Back to Issue Twenty-One.

first morning in roslin

BY VARUN RAVINDRAN

 

The rooster, the bicycle bell, the seagull
tapping loam to lure out worms—even the sea;
none of these unexpected. But then,

offstage, a drunken trombone slurring
wayward melody, a Schubert melody: an engine
pulling his tin-thatch wares around a gorge.

A cow, maybe, lowing up slopes of plush and thistle,
dung, dome, dew. And her bell: a flattened
soup-can, halved and set loose by a Demiurge, around

two clanging pebbles and a rusted key. This light
makes flesh of things; mired in skin the eye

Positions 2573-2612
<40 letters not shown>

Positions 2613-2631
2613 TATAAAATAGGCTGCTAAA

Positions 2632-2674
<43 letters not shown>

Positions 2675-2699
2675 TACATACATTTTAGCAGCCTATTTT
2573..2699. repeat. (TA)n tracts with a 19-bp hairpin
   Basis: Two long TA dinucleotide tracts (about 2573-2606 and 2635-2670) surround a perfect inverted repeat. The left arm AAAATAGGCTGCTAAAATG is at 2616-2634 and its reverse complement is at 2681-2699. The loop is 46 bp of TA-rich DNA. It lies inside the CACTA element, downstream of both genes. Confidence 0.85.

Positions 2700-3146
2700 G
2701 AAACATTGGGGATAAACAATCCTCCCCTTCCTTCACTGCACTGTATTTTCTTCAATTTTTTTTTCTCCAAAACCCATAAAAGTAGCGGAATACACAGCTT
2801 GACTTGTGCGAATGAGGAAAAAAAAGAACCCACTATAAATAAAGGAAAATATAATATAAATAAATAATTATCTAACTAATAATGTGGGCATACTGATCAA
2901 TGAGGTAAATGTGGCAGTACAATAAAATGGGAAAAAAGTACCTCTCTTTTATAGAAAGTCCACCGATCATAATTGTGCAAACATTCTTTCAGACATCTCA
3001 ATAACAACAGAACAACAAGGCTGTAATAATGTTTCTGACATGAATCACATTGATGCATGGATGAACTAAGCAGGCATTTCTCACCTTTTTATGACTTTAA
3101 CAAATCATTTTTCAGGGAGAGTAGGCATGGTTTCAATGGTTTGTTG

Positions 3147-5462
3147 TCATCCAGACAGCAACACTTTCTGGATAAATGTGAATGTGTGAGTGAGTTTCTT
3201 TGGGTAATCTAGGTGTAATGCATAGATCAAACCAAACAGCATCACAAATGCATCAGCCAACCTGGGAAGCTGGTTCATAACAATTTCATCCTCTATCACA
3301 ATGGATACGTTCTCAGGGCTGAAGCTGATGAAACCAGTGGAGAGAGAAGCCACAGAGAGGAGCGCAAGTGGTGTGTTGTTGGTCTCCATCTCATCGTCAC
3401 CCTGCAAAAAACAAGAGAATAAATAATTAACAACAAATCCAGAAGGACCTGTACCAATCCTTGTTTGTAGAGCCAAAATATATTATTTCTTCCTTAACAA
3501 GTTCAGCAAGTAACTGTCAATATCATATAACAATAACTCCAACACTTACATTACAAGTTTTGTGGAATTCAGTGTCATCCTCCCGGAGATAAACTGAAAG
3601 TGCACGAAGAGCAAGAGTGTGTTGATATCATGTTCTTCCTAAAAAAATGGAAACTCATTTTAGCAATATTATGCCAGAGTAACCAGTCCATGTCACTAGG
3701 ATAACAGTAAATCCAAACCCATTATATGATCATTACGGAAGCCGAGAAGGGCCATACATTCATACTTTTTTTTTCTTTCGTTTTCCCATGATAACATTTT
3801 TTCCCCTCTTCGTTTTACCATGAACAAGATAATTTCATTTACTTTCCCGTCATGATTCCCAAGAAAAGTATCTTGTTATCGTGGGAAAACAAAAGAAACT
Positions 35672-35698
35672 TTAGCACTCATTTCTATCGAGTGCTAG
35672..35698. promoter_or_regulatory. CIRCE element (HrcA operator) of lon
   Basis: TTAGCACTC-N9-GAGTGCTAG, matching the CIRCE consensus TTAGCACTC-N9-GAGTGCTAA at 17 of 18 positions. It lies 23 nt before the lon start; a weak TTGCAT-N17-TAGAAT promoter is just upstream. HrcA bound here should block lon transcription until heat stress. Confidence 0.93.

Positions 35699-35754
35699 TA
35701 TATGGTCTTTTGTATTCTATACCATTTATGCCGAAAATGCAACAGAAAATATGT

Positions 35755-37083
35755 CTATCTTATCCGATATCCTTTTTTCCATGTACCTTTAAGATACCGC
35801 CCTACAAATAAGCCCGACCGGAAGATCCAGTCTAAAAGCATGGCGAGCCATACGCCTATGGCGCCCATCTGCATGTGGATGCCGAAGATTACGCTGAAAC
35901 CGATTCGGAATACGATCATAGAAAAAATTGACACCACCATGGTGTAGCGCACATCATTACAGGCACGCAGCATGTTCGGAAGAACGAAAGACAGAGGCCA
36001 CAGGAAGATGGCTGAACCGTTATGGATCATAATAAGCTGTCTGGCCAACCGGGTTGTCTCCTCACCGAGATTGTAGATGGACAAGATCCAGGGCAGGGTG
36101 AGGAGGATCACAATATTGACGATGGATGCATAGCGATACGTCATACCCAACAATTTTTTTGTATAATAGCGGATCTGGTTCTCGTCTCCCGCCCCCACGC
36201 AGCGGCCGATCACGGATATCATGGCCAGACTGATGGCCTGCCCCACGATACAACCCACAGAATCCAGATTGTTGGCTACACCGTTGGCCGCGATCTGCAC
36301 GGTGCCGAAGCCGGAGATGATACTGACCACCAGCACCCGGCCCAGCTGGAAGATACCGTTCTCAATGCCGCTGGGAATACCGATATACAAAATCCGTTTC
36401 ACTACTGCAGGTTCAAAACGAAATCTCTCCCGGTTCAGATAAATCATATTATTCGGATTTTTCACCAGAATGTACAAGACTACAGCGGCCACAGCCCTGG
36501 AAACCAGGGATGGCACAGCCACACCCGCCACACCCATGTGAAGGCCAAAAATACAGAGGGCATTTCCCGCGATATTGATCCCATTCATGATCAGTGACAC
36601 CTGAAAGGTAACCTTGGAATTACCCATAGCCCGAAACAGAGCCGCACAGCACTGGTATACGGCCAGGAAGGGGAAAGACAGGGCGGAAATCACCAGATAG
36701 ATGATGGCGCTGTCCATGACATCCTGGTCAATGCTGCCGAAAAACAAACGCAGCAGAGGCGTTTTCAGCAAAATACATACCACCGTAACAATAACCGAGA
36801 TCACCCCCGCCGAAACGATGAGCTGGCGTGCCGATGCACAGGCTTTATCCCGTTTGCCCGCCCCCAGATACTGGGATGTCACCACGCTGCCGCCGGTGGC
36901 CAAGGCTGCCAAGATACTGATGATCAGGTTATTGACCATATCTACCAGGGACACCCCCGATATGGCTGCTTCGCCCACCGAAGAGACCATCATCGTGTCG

only traces the ripening-outward to soundfell where air

pleats like muslin; air, like music, sound trans-
ubstantiated, lashing in, out of being, brimming
once more my grandfather, his hand in mine

a sparrow. And a street in Madras ends in a row of huts,
and a woman selling peanuts sings, breaks your heart;
and at the periphery the mackled crescent

of sunthrush sea throbbing as behind throat.
Enclosed by nothing, attached to nothing,
all-entwined, like rain, it’s that sea murmuring

beneath chirp, beneath chime, beneath silversilt-origami-
light so freely given, folding, unfolding, in his palm,
on mine, the dirt, a word ever on the verge, the sea.

 

 

Varun Ravindran was born in India and lives in Pittsburgh. His work has appeared in or is forthcoming from FolioPleiades, and Notre Dame Review.

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